As you know i've just been lucky enough to acquire the D-hole JP Favino made for the one and only Pierre'Kamlo' Barre in 1996. I can honestly say that i have never played a guitar to match this one in both pure sheer tone and volume( an orchestra).......i haven't slept much since i got it!!!-- It's remarkable! There is a God!.....and he's called JP!

(who begs forgiveness for his bragging and excitement)


You had better get your ass over to Samois this year so I can check out this "Holy Grail" of guitars!

PS: Any chance you wanna sell it? :wink:
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Re: Tony Horton

Postby sofiztykat » Mon Apr 01, 2013 9:45 pm

Having only just joined this site, I really don't know why the original old post popped up. But, I note that no one appeared to answer the question. Anyway, here's what I know. Tony Horton was a member of the British gypsy jazz quartet, Parisian Swing. The other members of the band were David Richards, guitar, Beverley Woods, violin & Stephen Pritchard, bass. The band recorded an LP entitled "Parisian Swing", I think in the 80's, and, judging from the photo on the sleeve, they traveled to Paris to pose for the photo depicted thereon. This was a private pressing presumably for sale at their live performances. I am lucky to own what appears to be an unplayed copy of the LP which I bought because of the beauty of the sleeve design which depicts the band posed with their instruments in front of what appears to be a French autobus dating from the 1900 -1910 period and doctored to imitate a French impressionist painting.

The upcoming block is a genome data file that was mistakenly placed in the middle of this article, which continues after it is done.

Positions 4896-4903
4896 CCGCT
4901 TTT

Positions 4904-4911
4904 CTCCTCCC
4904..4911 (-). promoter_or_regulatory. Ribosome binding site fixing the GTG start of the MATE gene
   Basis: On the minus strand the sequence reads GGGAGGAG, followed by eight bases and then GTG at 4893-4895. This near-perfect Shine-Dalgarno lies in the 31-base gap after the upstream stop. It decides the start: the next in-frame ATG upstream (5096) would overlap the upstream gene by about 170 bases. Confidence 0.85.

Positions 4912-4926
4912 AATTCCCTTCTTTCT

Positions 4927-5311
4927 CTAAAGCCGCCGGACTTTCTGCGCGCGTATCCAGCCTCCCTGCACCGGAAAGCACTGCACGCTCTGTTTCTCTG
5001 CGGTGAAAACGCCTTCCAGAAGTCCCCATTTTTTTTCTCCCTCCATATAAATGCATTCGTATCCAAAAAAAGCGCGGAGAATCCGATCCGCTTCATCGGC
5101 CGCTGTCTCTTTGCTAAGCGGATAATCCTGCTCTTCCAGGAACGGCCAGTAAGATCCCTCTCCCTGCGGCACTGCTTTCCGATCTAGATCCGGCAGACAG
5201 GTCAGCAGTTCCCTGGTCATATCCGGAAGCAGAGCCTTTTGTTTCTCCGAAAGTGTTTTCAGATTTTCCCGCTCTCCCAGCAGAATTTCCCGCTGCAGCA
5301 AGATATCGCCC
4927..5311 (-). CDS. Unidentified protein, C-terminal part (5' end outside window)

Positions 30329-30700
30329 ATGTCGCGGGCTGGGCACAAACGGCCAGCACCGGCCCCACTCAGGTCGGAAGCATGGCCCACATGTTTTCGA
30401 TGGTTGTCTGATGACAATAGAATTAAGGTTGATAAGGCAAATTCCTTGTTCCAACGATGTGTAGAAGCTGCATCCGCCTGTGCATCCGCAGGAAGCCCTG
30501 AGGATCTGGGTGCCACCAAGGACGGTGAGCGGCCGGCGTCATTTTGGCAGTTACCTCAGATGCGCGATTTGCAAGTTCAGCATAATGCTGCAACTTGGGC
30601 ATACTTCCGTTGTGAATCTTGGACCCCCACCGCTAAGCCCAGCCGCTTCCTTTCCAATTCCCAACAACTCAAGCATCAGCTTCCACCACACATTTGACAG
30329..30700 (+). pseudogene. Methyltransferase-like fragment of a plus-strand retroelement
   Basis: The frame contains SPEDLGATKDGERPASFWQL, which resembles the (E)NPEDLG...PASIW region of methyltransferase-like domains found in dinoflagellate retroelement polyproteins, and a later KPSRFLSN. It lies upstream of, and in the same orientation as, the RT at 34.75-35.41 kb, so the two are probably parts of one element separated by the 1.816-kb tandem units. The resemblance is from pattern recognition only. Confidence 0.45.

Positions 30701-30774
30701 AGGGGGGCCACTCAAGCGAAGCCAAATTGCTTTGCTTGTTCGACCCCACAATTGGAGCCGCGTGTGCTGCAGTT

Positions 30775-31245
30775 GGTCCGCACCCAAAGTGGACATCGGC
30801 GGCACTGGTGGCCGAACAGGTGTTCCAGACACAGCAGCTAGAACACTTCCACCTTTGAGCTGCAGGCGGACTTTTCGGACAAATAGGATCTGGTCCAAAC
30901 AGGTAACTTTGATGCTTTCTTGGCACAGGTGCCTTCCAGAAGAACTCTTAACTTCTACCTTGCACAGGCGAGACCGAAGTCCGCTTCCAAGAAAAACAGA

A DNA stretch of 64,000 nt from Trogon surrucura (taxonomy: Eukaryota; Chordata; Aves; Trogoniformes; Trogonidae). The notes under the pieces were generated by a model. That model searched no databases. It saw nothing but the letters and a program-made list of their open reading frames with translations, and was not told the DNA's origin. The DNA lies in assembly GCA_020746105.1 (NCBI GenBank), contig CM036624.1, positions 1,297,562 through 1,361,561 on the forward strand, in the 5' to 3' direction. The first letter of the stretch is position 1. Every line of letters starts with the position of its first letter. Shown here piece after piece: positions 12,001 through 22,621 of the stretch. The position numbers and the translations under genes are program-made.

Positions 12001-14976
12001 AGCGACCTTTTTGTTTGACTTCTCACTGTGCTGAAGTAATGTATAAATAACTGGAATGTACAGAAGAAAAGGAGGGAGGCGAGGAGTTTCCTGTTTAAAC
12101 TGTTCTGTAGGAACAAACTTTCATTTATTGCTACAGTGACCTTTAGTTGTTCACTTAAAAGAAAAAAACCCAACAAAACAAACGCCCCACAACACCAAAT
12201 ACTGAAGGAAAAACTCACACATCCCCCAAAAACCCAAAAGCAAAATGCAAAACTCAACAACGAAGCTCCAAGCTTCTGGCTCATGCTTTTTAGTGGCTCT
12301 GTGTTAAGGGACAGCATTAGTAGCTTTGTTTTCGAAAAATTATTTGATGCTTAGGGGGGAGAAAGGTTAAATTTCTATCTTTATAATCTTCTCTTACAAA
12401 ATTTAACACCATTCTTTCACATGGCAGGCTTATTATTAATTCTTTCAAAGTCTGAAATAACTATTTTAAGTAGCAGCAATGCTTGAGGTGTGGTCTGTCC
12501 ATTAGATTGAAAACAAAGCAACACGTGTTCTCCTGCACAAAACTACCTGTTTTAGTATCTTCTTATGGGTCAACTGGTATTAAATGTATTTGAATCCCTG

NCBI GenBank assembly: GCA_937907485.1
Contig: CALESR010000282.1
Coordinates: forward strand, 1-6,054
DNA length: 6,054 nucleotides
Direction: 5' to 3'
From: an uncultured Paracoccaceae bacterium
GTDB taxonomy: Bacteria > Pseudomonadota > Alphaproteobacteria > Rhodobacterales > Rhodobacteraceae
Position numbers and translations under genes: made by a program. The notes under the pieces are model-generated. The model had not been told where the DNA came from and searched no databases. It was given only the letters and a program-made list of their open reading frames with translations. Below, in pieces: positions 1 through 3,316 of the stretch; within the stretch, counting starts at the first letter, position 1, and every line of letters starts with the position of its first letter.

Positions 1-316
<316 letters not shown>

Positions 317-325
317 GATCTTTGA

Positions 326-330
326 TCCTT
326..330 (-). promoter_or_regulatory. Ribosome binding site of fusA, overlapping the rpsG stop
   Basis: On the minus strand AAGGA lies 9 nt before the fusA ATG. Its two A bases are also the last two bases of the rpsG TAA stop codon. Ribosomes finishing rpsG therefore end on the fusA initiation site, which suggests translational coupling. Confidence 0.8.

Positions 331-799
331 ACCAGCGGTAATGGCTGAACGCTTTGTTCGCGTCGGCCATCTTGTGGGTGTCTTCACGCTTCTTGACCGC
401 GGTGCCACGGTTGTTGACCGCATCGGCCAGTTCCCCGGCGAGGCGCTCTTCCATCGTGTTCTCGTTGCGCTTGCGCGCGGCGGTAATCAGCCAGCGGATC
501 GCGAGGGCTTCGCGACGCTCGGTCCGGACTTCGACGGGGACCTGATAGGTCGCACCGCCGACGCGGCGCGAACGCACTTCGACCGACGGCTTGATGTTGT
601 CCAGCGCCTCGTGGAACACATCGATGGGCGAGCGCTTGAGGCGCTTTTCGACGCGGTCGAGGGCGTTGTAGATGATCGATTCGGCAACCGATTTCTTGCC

Peter Campbell.
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Re: Tony Horton

Postby hubby » Sat Sep 12, 2015 8:38 pm

The bus was actually situated in the grounds of Marwell Zoo and was used to tour round the grounds. I do not know when it was built, but it certainly was extremely old. I thought the direction trafficators were very ingenious; they did not swing out and finish their travel in the horizontal position - no, they came out to about 50 degrees and the movement of the bus made them swing from side to side as if being waved by someone. I hope that makes sense. David is sitting on the front, Tony and Steve are both standing and I am in the driving seat. I believe the bus was, along with others like it, in use in Paris right up to the sixties. If I`m wrong I would be interested to hear to the contrary. The sound of the bus was unforgettable - it had a very low revving four cylinder petrol engine; I don`t know it`s capacity. Well, as it says (I think) on the end of certain cartoons "That`s all for now, folks!" BEV (Wood)
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Re: Tony Horton

Postby Willmro » Thu Dec 03, 2015 4:10 am

Jean-Pierre currently puts a little paper label on the inside of the guitar,